I call this phony glass-half-empty logic. We are not even talking about a glass that is half empty or half full. To the postmodern intellectual, any glass that is not empty is therefore full, and any glass that is not full is therefore empty. Thus, any glass neither 0% nor 100% full can be described any way the intellectual desires, based upon his preconceived ideology. As such, Cuba is free and democratic, and the U.S. is oppressive. Rest assured, they will have facts to prove it. Cuba has free health care, and the U.S. drove Native Americans off their tribal lands, right? QED.

You are bombarded with facts, but not even half the facts. You are given only the facts that serve the preconceived ideology. You will be presented a problem, perhaps asbestos in crayons. Then you will be presented a solution: government regulation of crayons. Or maybe the problem is lack of jobs. The solution is a government stimulus or some other "jobs" program. Or the problem is global warming. The solution? You guessed it: government control of all use of fossil fuels.

To quote our current Intellectual-in-Chief (emphases mine),

"[A]t this particular moment, only government can provide the short-term boost necessary to lift us from a recession this deep and severe. Only government can break the vicious cycles that are crippling our economy ..."

Do you start to get the idea that "only government" can solve your problems? Oh, they realize that under normal circumstances, the private sector can do some good, but wouldn't you know it, we haven't been in normal circumstances for, oh, about eighty years. It's a crisis, you know.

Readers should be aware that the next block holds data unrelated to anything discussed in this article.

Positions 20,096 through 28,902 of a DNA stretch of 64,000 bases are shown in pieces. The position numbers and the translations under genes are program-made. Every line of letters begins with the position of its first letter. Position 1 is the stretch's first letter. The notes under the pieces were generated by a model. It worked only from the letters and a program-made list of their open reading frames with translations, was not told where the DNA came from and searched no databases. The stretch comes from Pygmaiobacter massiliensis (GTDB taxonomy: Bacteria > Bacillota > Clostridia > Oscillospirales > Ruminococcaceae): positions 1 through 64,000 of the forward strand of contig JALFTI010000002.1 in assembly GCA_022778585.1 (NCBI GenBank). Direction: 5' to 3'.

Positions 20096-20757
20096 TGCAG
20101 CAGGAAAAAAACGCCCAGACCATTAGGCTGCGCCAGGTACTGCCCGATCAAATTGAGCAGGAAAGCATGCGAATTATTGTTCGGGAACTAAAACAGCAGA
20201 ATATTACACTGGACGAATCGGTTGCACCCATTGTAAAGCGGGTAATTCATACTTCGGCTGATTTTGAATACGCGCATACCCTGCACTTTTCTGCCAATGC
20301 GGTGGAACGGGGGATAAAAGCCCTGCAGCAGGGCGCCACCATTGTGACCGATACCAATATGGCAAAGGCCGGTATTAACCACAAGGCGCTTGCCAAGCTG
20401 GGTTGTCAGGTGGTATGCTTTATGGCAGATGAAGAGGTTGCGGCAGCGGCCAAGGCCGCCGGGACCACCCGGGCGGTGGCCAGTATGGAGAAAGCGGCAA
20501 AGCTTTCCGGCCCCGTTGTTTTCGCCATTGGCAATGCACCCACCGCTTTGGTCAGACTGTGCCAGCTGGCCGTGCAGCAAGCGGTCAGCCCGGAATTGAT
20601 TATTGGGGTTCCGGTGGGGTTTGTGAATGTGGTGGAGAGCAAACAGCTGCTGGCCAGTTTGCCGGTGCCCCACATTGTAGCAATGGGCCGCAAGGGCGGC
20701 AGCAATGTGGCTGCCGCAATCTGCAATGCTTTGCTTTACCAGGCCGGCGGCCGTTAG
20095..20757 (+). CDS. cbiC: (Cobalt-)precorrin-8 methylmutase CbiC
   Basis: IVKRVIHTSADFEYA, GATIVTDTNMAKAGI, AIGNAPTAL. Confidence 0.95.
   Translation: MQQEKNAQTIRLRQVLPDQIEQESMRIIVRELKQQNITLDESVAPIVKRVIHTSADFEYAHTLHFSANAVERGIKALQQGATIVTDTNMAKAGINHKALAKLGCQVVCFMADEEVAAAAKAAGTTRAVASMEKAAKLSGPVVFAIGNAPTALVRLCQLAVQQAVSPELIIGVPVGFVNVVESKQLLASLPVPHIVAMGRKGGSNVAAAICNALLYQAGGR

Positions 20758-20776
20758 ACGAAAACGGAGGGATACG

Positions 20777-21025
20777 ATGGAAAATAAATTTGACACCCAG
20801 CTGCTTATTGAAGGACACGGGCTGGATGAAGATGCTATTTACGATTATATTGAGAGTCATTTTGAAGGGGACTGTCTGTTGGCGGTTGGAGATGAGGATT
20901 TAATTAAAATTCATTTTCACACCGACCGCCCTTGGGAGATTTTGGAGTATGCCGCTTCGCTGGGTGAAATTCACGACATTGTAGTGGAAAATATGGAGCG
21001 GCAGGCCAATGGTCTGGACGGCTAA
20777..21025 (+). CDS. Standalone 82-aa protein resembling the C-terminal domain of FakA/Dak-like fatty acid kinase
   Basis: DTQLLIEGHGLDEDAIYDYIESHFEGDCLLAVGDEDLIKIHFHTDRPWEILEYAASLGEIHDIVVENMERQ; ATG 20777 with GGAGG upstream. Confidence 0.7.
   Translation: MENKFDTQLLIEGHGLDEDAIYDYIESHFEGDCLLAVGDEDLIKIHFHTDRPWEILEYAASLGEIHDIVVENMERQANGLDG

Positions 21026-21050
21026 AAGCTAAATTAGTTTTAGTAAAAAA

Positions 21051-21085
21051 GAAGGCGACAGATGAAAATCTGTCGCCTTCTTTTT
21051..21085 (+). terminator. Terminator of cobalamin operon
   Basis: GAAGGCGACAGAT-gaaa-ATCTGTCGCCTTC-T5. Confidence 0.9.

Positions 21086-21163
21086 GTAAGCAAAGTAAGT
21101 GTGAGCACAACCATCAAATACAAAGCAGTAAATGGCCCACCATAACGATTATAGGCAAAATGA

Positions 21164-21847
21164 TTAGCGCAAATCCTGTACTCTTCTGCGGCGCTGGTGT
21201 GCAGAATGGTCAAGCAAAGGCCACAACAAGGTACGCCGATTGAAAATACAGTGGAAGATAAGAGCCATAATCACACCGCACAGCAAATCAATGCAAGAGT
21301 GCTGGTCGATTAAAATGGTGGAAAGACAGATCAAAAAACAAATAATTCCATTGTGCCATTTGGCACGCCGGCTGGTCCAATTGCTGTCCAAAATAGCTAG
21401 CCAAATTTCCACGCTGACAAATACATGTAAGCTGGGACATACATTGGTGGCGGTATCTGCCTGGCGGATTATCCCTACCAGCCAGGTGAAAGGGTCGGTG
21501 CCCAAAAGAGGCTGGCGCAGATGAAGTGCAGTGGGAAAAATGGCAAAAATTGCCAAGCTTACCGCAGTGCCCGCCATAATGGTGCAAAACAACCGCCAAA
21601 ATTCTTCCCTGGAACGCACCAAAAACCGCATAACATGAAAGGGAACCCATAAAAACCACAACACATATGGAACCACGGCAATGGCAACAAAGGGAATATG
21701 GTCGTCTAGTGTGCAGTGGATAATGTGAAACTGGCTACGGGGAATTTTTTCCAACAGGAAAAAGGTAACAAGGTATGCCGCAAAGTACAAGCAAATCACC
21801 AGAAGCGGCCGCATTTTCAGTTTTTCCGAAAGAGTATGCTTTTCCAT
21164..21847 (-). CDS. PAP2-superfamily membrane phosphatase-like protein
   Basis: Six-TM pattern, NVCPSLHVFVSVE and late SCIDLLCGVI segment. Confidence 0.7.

Maybe, just maybe, you are not getting all the facts. Sounds like monolingual hegemony to me.

Randall Hoven can be contacted at randall.hoven@gmail.com or via his website, randallhoven.com.
Sometimes even intellectuals get duped. But too often, they dupe us.

There is a journal called Social Text. Its own website describes it as follows.

Social Text covers a broad spectrum of social and cultural phenomena from a radical perspective, applying critical theory and methods to the world at large. Over the years it has provided a forum for important debates on marxism, feminism, postcolonialism, ethnic and critical race studies, postmodernism, queer theory, and popular culture [sic, sic and double-sic].

Some intellectuals who have been published in Social Text include Dr. Cornel West (magna cum laude Harvard, Princeton, Princeton professor, author of Race Matters) and the late Edward Said (Columbia professor, author of Orientalism). As an example of what gets published in this journal, here is an excerpt from a recent issue.

This essay inquires into the relationship between translation and empire in the United States. It argues that such a relationship cannot be understood apart from a critical appreciation of the Americanization, which is to say, translation of English from an imperial into a national language that required the reorganization of the nation's linguistic diversity into a hierarchy of languages resulting in the emergence of a monolingual hegemony[.]